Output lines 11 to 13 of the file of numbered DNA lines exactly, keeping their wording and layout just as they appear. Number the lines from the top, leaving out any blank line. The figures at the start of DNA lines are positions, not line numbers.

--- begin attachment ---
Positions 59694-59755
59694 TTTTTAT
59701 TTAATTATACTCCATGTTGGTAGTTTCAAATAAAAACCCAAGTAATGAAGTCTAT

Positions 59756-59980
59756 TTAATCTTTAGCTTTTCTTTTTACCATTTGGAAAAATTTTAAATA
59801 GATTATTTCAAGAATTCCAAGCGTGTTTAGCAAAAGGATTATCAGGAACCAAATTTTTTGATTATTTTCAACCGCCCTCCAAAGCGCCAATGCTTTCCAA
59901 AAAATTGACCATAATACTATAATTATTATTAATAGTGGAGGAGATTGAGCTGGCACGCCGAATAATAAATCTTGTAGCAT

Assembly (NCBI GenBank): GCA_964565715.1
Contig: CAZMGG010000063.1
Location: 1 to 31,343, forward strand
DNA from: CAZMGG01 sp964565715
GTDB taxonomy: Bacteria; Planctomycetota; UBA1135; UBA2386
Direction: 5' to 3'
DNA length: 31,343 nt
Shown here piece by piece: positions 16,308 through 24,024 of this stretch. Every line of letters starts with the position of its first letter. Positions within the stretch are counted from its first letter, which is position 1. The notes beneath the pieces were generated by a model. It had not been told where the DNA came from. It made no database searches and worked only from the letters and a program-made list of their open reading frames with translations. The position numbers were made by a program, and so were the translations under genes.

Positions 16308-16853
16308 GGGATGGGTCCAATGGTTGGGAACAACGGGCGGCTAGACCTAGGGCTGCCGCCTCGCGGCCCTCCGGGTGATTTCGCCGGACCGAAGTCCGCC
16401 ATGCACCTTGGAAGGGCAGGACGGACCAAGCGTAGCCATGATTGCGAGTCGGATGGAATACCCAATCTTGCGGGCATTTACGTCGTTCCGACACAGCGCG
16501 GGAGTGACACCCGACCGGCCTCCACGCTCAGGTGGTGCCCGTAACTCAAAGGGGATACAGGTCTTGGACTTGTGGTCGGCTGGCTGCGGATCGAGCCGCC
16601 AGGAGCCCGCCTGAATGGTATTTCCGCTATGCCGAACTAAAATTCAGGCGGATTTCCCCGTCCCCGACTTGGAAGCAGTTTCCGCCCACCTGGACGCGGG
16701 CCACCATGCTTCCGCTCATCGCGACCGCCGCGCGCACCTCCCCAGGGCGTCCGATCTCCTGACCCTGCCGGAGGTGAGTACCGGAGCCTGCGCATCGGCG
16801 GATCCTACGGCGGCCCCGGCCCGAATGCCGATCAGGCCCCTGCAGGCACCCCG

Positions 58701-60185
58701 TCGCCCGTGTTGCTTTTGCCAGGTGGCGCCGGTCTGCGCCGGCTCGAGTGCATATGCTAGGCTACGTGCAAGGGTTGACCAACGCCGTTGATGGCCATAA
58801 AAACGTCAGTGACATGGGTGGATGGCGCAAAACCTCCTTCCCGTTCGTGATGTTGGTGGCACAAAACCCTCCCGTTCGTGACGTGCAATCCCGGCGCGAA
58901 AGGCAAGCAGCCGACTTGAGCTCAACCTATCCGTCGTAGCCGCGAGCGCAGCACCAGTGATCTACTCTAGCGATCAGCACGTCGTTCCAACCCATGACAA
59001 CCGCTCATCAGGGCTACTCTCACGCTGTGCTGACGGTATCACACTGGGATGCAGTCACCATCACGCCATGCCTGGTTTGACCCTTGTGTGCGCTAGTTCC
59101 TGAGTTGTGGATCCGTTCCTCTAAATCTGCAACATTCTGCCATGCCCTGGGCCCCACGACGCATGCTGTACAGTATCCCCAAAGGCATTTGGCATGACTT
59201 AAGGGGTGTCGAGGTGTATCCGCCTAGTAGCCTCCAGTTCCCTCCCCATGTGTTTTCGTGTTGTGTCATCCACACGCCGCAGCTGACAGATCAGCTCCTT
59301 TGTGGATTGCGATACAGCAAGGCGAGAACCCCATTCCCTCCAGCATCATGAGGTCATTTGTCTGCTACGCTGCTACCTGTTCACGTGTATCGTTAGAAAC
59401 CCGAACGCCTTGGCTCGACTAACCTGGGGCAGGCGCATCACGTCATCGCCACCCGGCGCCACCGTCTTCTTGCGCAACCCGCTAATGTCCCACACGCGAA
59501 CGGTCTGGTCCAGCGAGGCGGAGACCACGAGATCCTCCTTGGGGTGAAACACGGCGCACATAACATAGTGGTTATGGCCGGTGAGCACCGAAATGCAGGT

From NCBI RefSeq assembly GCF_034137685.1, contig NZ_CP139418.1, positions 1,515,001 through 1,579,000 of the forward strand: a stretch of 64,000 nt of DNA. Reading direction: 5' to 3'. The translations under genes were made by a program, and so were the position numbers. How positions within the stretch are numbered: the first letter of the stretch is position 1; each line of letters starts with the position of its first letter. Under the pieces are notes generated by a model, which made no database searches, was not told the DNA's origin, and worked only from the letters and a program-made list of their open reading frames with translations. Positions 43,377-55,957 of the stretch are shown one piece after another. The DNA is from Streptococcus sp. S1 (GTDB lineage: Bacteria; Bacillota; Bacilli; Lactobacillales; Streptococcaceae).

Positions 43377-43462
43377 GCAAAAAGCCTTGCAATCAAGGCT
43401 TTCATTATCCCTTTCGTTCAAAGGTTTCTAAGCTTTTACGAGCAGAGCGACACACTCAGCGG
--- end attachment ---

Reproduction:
DNA from: CAZMGG01 sp964565715
GTDB taxonomy: Bacteria; Planctomycetota; UBA1135; UBA2386
Direction: 5' to 3'